Hírlevél feliratkozás


Leiratkozom
A csillaggal (*) jelölt mezők kitöltése kötelező.
1/2

“Water is best”

In episode six of our online exhibition "Ingenious inventions – Innovative ideas", on 22 March, World Water Day, we're following the trail of Roman aqueducts.

“Water is best”

With these words begins Pindar’s First Olympian Ode from the 5th century BC. Water was also indispensible for the people of the ancient world. Clean water was important and prized. Water was a “chief requisite for life, for happiness, and for everyday use,” wrote Vitruvius in the second half of the 1st century BC in his Ten Books on Architecture (8.1.1., transl. M. H. Morgan). If a settlement lacked clean, good quality drinking water, then water would have to be brought there. Hence one of the most important applications of ancient technological knowledge, inventions and technical calculations was in the transportation, lifting and distribution of water. The Romans were particularly proud of their aqueducts. It is not surprising that Frontinus – supervisor of the aqueducts of the city of Rome at the turn of the 1st and 2nd centuries – considered them more important than all earlier human inventions. “With such an array of indispensable structures carrying so many waters, compare, if you will, the idle Pyramids or the impractical, though famous, works of the Greeks!” (Sextus Julius Frontinus, The Aqueducts of Rome 16, transl. C. E. Bennett)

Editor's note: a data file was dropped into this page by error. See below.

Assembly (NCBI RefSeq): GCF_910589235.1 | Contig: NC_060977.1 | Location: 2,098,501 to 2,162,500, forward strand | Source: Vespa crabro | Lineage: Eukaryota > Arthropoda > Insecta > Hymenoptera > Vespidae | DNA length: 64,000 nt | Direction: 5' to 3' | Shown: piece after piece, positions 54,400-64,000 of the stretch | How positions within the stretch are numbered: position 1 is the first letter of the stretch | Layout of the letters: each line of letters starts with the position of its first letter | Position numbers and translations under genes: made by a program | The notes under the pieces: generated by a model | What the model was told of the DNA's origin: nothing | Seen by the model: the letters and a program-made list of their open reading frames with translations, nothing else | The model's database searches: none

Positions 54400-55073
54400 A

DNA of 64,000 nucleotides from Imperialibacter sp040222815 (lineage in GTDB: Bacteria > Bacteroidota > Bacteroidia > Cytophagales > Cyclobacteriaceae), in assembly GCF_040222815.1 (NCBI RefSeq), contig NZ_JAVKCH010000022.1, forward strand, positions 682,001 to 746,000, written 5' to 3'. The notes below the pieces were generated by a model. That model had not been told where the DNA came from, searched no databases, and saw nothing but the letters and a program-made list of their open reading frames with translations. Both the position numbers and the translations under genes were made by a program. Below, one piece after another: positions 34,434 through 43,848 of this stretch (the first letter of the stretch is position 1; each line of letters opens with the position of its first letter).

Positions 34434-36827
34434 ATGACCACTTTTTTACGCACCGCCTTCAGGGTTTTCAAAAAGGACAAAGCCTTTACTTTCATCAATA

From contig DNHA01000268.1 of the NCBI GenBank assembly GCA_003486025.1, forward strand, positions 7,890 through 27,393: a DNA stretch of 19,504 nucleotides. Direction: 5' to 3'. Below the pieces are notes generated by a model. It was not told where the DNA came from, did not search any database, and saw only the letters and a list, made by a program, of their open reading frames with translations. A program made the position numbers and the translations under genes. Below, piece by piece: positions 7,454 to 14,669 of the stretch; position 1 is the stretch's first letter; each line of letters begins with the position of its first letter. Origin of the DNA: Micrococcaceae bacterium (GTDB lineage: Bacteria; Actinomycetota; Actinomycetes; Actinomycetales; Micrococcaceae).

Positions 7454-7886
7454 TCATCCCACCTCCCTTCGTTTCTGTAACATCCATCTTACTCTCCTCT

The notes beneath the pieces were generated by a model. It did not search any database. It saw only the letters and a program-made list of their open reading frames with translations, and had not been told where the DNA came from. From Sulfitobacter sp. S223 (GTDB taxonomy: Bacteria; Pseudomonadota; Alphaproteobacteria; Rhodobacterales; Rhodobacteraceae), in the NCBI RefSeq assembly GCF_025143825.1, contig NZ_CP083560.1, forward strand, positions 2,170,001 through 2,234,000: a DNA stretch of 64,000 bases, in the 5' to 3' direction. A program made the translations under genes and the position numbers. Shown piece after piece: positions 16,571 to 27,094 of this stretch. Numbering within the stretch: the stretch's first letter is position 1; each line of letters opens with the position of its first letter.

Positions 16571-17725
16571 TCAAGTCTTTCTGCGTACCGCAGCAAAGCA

The Segovia aqueduct (photo by: Bernard Gagnon, en.wikipedia.org)

Light at the end of the tunnel

While people today tend to think of ancient aqueducts as bridge-like structures supported by piers, most aqueducts actually ran underground. Their construction, however, required no less technical experience and careful execution, deservedly drawing the admiration of contemporaries.

In Jerusalem an aqueduct was built around 700 BC, which is recorded in several places by the Old Testament. “Hezekiah also stopped the upper watercourse of Gihon, and brought it straight down to the west side of the city of David” (2 Chronicles 32.30; King James Version). The tunnel was dug from both ends, and where the two teams met an inscription was engraved in the rock celebrating their success.

The first aqueduct-building ‘engineer’ known by name was Eupalinus. Commissioned by the tyrant Polycrates, he had a tunnel for water dug through a mountain on the island of Samos in the 6th century BC; a feat of ancient technology. Herodotus described it as one of the greatest examples of engineering in all of ancient Greece, and also recorded the name of its builder.

Romans usually built underground aqueducts using stones or bricks. They laid the foundations, lining the bottom of the construction trench with rubble stone and covering it with sand and gravel. On this they built the walls of the aqueduct. The bottom of the conduit was covered with mortar. The floor and the walls were lined with a carefully smoothed layer of terrazzo, a mix of mortar and crushed brick. The conduit was then vaulted over, or sealed using slabs of stone or ceramic tiles. The longest aqueduct which ran underground for almost the entirety of its course was the Eifel Aqueduct, which brought water from a distance of 100 km to ancient Colonia Claudia Ara Agrippinensium (modern-day Cologne).